There are a few obvious physical characteristics that are commonly associated with Marfan syndrome, like slenderness, unusually long arms, legs, fingers, and toes. They also generally have a very low percentage of muscle mass, often being misidentified by others as suffering from anorexia nervosa. Often affected individuals will be double jointed and have an either inward or outward curvature to their chest bone. Also mild to severe curvature of the spine, and in some more extreme cases, scoliosis will be present. Other common physical characteristics are flat feet, and sight and eye complications. Michelle embodies many of these physical characteristics including abnormally long arms, feet, and toes, low muscle mass, double jointed, and a severe case of scoliosis.
The Bio 350 students had a positive reaction to having Michelle Dawn Smith visit the classroom. “Michelle seems to embrace her genetic disorder,” said Lance Lajoie, a BIO 350 student, observed. “She has really good spirits and a great sense of humor. I was impressed by her ability to stand in front of a group of people and show all these “tricks” she could do as a result of having longer appendages/fingers. It takes a lot for someone to be able to do that and I admire her self-confidence.” Lances comments reflected Dr. Smith’s overall goals for welcoming Michelle Dawn Smith into her class. “I wanted the students to see that people with genetic disorders are all around us. To be able to observe Michelle’s energy and enthusiasm for themselves, and see that just because a person has a genetic disorder, it does not dictate how they have to live their life” said Dr. Smith.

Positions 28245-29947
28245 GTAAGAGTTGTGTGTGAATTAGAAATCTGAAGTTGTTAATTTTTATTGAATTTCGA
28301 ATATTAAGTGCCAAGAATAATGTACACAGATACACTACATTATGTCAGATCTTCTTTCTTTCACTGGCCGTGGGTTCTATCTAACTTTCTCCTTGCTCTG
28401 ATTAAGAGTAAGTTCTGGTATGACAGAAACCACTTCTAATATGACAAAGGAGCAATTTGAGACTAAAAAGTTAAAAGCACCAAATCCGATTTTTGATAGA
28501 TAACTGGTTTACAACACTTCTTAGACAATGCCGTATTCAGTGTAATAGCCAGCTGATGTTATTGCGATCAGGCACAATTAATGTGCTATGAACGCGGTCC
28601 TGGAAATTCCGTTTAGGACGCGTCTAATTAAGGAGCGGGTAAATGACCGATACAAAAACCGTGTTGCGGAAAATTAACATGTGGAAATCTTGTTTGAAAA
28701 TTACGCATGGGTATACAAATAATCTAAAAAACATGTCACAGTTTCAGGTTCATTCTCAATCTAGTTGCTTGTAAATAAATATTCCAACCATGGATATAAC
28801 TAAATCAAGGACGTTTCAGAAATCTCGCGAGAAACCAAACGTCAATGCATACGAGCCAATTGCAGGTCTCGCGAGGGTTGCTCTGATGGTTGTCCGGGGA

About 1 out of every 5,000 people are affected by Marfan syndrome, but misdiagnosis and general lack of knowledge on the disorder gives scientists the idea that there is a much greater percent of the population affected by the disorder.
Michelle’s mother searched for an answer to her questions about her daughter’s health for five years, while many doctors assured her she had a perfectly healthy child. At one point her mother was accused of having Munchausen by proxy, a psychological disorder that involves the exaggeration of illness or symptoms of another person by their primary care taker.
Michelle Dawn Smith does not see Marfan syndrome as a disability, but rather uses her experiences to raise awareness to others about Marfan syndrome, and gives hope to individuals that were born with the genetic syndrome. She encourages these individuals to embrace their differences and to not to be ashamed of them. Furthermore, she is a lead advocate for Hands Saving Hearts, a campaign to help people recognize the common physical characteristics of those affected by Marfan syndrome. “Knowing you live, not knowing you die” is Michelle’s mantra for about raising awareness for Marfan syndrome.
The winners of the SBE video contest have been announced. The following students will be making videos that highlight various aspects of the School of Biology and Ecology:
Winners will work in collaboration with the BioMediaLab to create the 2-3 minute videos, which will be featured on the SBE Web site and on the interactive video display in the Murray Hall foyer. All winners will receive a $500 stipend upon completion of the videos.
The videos can be expected to appear as they are completed over the summer. We will announce the videos on the SBE website as they are released.
Thanks to everyone who submitted video proposals.